$$\frac{{{{{{\rm{d}}}}}}A(t)}{{{{{{\rm{d}}}}}}t}=\left\{\begin{array}{c}{r}_{1},\,{t}_{0} \, > \, t\\ {r}_{2},\,{t}_{0} \, \le t\end{array}\right.$$
(3)
$$\frac{{{{{{\rm{d}}}}}}A(t)}{{{{{{\rm{d}}}}}}t}=\left\{\begin{array}{c}{r}_{1},\,{t}_{0} \, > \, t\\ {\frac{1}{2}r}_{2}t,\,{t}_{0} \, \le \, t\end{array}\right.$$
(4)

Finally, without continuous flow of constituent monomer, the growth inevitably saturates at a plateau16. For both models, we, therefore, introduce a switch time $${t}_{1}$$ after which the growth slowly saturates sigmoidally over a time interval $$5\tau$$

$$\frac{{{{{{\rm{d}}}}}}{A}_{{{{{{\rm{lin}}}}}}}\left(t\right)}{{{{{{\rm{d}}}}}}t}=\left\{\begin{array}{cc}{r}_{1}, & {t}_{0} \, > \, t \\ {r}_{2}, & {t}_{0} \, \le \, t \, < \, {t}_{1} \\ {r}_{2}\frac{1}{1+{e}^{\frac{5\left(t-\tau -{t}_{1}\right)}{\tau}}}, & {t}_{1} \, \le \, t\end{array}\right.$$
(5)
$$\frac{{{{{{\rm{d}}}}}}{A}_{{{{{{\rm{par}}}}}}}(t)}{{{{{{\rm{d}}}}}}t}=\left\{\begin{array}{cc}{r}_{1}, & {t}_{0} \, > \, t\\ \frac{1}{2}{r}_{2}t, & {t}_{0} \, \le \, t \, < \, {t}_{1}\\ {\frac{1}{2}r}_{2}\frac{t}{1+{{{{{\rm{e}}}}}}^{\frac{5(t-\tau -{t}_{1})}{\tau }}}, & {t}_{1}\le t\end{array}\right.$$
(6)

where we introduced the names $${A}_{{{{{{\rm{lin}}}}}}}$$ and $${A}_{{{{{{\rm{par}}}}}}}$$ referring to the linear-like and parabolic-like shape of the two resulting growth curves. We found the anisotropic spherulites to fit best with $${A}_{{{{{{\rm{lin}}}}}}}$$ and the isotropic spherulites fit best with $${A}_{{{{{{\rm{par}}}}}}}.$$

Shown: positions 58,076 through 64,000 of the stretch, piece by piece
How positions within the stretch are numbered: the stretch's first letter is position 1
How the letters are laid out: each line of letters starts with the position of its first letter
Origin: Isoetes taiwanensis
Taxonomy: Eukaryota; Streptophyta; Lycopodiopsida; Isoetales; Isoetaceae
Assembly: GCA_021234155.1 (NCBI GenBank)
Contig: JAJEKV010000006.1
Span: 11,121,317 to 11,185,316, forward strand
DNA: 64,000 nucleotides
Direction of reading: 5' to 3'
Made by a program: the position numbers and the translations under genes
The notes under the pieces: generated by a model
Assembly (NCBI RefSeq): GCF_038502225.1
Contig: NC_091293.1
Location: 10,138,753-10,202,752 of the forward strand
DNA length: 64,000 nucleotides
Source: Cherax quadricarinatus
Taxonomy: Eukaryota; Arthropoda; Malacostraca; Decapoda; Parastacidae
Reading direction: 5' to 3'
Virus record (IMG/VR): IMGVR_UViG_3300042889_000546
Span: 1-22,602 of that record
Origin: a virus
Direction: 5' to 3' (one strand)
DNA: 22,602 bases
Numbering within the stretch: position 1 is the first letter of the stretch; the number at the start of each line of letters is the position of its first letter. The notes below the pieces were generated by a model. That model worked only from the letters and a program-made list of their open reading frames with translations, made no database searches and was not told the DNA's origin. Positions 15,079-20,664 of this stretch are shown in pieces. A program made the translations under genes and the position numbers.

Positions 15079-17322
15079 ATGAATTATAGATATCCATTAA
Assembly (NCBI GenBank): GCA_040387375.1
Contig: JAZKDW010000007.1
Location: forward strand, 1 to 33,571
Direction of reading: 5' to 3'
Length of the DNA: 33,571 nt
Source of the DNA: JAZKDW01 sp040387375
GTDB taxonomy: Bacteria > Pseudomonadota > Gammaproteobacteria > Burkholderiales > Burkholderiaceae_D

When fitting an experimentally observed aggregate growth curve $$\left\{{A}_{i},{t}_{i}\right\},{i}\in (0,N-1)$$ the equations where numerically integrated from an initial timepoint $$({A}_{0},{t}_{0})$$ to the final timepoint $$({A}_{N-1},{t}_{N-1})$$. For each growth curve, the parameters $$({r}_{1},{r}_{2},{t}_{0},{t}_{1},\tau )$$ were estimated with a chi2 fit. Each fit was run twice, the first fit was unweighted and were used to estimate the error bars using the standard deviation of the residuals. The second fit used the residuals in a weighted chi2 fit to obtain the final fit parameters for the growth curve.

### Statistics and reproducibility

Bulk kinetic curves including turbidity and ThT fluorescence were extracted from at least 4 replicates for each condition. REPLOM experiments were repeated at least two additional times with a similar outcome.

### Reporting summary

Further information on research design is available in the Nature Research Reporting Summary linked to this article.